Jean Stimmell: We rescue dogs now, but when will we rescue people?

  • Coco, who was rescued from Tennessee at the age of 3, is now 15. Jean Stimmell

For the Monitor
Published: 1/11/2021 6:11:09 AM
Modified: 1/11/2021 6:10:49 AM

It’s up to each one of us to take personal responsibility to combat COVID. That’s what the media and our president are telling us to do.

Gov. Chris Sununu, to no one’s surprise, has taken the same hands-off approach, choosing to treat the pandemic like we do other social ills, like poverty or homelessness, helping us to live up to our state motto: “Live Free or Die.”

Indeed, some individual behavior is unconscionable, like folks refusing to wear masks and kids flocking to large parties. Yet disease experts stress that responsible leadership is essential because controlling this plague is beyond individual capabilities.

That’s why it is so disheartening that after almost a full year, the federal government has yet to provide a coordinated response to establish clear guidelines to protect public health and establish policies like a national infrastructure for testing and tracing.

Meanwhile, essential workers and lower-income folks have no choice but to work to put food on the table and a roof over their heads. That makes it impossible for them to comply with social distancing protocols without financial assistance. The federal government provided such help early on but now have scaled it back when needed most.

Epidemiologist Gregg Gonsalves proposes that the government “pay Americans to stay home if they feel sick, test positive, or work for a business that should close for public health reasons to avoid choosing between their health and their bills.”

Looking at the big picture in our country, it is clear we have over-emphasized the role of individual responsibility. It is morally indefensible to harangue people to lift themselves up by their bootstraps when they have no boots. How do you lift yourself up without a livable wage, adequate health care, and sufficient education to compete for a good job.

Nicholas Kristof nailed it when he wrote: “When an infant in three counties in the United States has a shorter life expectancy than an infant in Bangladesh, that’s not because the American newborn is making ‘bad choices’; it’s because we as a country are.”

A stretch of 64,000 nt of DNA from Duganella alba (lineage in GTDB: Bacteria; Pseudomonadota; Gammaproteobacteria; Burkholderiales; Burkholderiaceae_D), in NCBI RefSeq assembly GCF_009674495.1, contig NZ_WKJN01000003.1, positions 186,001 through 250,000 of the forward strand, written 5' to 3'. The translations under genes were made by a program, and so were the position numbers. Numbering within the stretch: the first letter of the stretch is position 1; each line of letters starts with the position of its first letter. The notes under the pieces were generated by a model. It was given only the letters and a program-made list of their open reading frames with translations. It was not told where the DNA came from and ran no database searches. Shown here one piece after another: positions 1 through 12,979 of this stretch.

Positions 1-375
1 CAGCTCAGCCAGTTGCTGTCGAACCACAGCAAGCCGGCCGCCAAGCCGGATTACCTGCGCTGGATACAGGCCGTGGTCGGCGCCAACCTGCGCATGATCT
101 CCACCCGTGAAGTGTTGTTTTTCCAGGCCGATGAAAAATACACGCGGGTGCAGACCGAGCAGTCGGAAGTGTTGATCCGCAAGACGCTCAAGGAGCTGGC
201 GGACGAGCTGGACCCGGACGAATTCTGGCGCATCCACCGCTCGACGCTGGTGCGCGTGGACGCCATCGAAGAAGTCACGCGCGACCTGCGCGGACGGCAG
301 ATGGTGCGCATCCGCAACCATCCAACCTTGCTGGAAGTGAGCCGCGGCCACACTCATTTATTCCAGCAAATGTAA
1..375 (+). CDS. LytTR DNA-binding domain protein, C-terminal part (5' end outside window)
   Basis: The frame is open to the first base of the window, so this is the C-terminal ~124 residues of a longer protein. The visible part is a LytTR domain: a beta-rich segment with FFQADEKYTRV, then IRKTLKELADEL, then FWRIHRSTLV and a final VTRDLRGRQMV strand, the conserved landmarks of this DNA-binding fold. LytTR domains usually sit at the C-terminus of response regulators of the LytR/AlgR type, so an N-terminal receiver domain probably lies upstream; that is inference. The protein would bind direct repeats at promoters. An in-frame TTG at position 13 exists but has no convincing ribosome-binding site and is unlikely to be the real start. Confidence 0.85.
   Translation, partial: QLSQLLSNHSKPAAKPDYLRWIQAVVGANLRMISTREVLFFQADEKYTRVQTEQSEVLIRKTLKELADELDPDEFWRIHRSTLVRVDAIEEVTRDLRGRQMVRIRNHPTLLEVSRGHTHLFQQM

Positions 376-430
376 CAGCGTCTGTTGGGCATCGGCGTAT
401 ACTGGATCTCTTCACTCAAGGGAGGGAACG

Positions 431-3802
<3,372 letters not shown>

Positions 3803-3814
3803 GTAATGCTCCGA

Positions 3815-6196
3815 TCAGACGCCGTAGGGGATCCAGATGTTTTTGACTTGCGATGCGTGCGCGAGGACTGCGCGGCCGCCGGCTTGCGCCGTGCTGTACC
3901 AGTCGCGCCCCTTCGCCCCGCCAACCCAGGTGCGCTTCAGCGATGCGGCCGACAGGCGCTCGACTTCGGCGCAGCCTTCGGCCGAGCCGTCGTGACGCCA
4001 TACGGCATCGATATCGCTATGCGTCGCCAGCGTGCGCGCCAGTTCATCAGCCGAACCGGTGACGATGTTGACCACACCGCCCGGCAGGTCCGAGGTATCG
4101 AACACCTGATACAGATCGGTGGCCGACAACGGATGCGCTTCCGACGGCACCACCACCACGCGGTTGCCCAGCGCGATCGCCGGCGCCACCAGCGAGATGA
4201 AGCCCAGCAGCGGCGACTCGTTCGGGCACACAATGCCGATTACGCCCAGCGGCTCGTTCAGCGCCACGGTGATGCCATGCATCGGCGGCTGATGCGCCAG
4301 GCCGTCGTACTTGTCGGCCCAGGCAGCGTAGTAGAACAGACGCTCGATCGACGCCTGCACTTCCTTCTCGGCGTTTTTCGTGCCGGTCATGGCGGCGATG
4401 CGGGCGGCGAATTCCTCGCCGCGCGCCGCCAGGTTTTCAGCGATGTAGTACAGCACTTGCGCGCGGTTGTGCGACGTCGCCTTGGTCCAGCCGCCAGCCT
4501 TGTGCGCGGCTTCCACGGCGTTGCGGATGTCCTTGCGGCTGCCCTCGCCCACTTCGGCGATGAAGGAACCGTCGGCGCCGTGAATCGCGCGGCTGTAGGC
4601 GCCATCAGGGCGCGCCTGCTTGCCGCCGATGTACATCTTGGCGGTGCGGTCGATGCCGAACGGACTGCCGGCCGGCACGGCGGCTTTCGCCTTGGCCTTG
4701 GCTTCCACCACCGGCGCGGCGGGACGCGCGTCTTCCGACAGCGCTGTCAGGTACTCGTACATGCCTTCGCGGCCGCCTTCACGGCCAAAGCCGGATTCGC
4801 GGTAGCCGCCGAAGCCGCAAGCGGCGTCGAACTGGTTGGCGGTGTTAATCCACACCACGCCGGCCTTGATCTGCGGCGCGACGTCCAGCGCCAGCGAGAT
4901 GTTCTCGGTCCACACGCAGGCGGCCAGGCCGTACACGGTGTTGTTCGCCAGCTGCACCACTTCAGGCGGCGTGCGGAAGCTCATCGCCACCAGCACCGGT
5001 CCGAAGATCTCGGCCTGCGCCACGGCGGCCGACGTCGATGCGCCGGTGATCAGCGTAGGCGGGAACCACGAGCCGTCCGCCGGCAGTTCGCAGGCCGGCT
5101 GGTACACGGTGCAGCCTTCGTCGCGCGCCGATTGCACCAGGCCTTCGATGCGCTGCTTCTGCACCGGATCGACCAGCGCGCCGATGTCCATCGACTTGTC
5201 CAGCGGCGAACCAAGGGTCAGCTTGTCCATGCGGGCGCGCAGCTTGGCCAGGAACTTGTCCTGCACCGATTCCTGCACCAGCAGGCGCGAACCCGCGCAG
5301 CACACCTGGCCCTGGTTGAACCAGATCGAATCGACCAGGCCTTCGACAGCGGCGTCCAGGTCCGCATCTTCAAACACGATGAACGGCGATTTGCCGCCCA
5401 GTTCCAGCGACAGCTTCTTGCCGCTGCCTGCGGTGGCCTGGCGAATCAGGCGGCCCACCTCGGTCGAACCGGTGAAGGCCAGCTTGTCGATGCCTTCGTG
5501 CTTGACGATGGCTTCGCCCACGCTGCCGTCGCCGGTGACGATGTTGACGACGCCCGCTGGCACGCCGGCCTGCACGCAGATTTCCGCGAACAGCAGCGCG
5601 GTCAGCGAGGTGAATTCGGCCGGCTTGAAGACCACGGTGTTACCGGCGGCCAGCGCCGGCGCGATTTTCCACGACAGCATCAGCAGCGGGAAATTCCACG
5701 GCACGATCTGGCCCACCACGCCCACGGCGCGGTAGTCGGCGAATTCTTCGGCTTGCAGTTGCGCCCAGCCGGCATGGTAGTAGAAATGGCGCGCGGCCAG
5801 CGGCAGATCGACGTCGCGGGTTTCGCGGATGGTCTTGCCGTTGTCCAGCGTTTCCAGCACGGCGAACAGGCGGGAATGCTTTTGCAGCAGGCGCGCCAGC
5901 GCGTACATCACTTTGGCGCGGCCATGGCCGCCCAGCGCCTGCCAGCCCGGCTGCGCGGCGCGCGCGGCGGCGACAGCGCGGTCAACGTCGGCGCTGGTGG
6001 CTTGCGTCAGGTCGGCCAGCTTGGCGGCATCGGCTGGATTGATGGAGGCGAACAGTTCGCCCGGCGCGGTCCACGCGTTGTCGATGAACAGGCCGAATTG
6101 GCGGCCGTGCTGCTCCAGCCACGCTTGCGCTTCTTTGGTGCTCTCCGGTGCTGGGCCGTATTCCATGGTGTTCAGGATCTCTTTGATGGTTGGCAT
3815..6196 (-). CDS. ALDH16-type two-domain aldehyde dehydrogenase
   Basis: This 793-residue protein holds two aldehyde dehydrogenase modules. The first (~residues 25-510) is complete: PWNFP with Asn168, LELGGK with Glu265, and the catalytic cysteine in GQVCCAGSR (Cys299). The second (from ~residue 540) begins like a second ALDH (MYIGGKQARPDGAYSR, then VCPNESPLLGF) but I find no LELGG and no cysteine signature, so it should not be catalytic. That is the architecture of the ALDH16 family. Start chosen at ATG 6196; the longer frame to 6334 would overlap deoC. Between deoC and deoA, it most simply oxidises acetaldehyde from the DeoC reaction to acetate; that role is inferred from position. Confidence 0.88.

Many people make “bad choices” because of hardships and trauma, resulting from being excluded from the American Dream.

Isabel Wilkerson’s highly acclaimed new book, Caste: The Origins of Our Discontents, does a masterful job of illuminating how racism has been one such major exclusionary factor baked into our national identity.

Less talked about is how social class is an exclusionary factor. Treating people differently, depending on their status in society, is written into our original Constitution of 1789; it delegated to the states the power to set voting requirements, which, generally, limited this right only to property-owning white males. Low-income folks need not apply.

Since then, we’ve passed a lot of amendments to make things more equal. While women and non-white citizens now can vote, they still face discrimination. But those who fail to support themselves remain untouchables, shunned because, it is said, they don’t try hard enough.

As a result, in an unwelcome twist of fate, we now treat our dogs better than our fellow human beings. It wasn’t always so.

Back in our more macho past, dogs were card-carrying members of the untouchable caste: if they were “bad dogs” who growled at their master or disobeyed him, they were often beat or put down – just as Black people were in the days of slavery. Poverty-afflicted humans weren’t treated much better: They were often thrown into prison for being unable to pay their debts, and subject to a precarious lifestyle, putting them at an ever-present risk of dying from malnutrition or exposure to the elements.

But, at least for dogs, we have seen the light. We have discovered that bad character is not baked into “bad dogs.” Rather, it is a function of a bad environment. Consequently, we now rescue tens of thousands of dogs from the South, many of whom were neglected, malnourished, abandoned, abused, or all-of-the-above.

To our surprise, we have found that giving these dogs compassionate care in a safe environment transforms these formerly unruly curs into loving, loyal best friends.

The question we have to ask is, when are we going to start treating our fellow humans as well as our dogs?

(Jean Stimmell is a semi-retired psychotherapist living with the two women in his life, Russet the artist and Coco the Plott hound, in Northwood. He blogs at jeanstimmell.blogspot.com.)




Concord Monitor Office

1 Monitor Drive
Concord,NH 03301
603-224-5301

 

© 2020 Concord Monitor
Terms & Conditions - Privacy Policy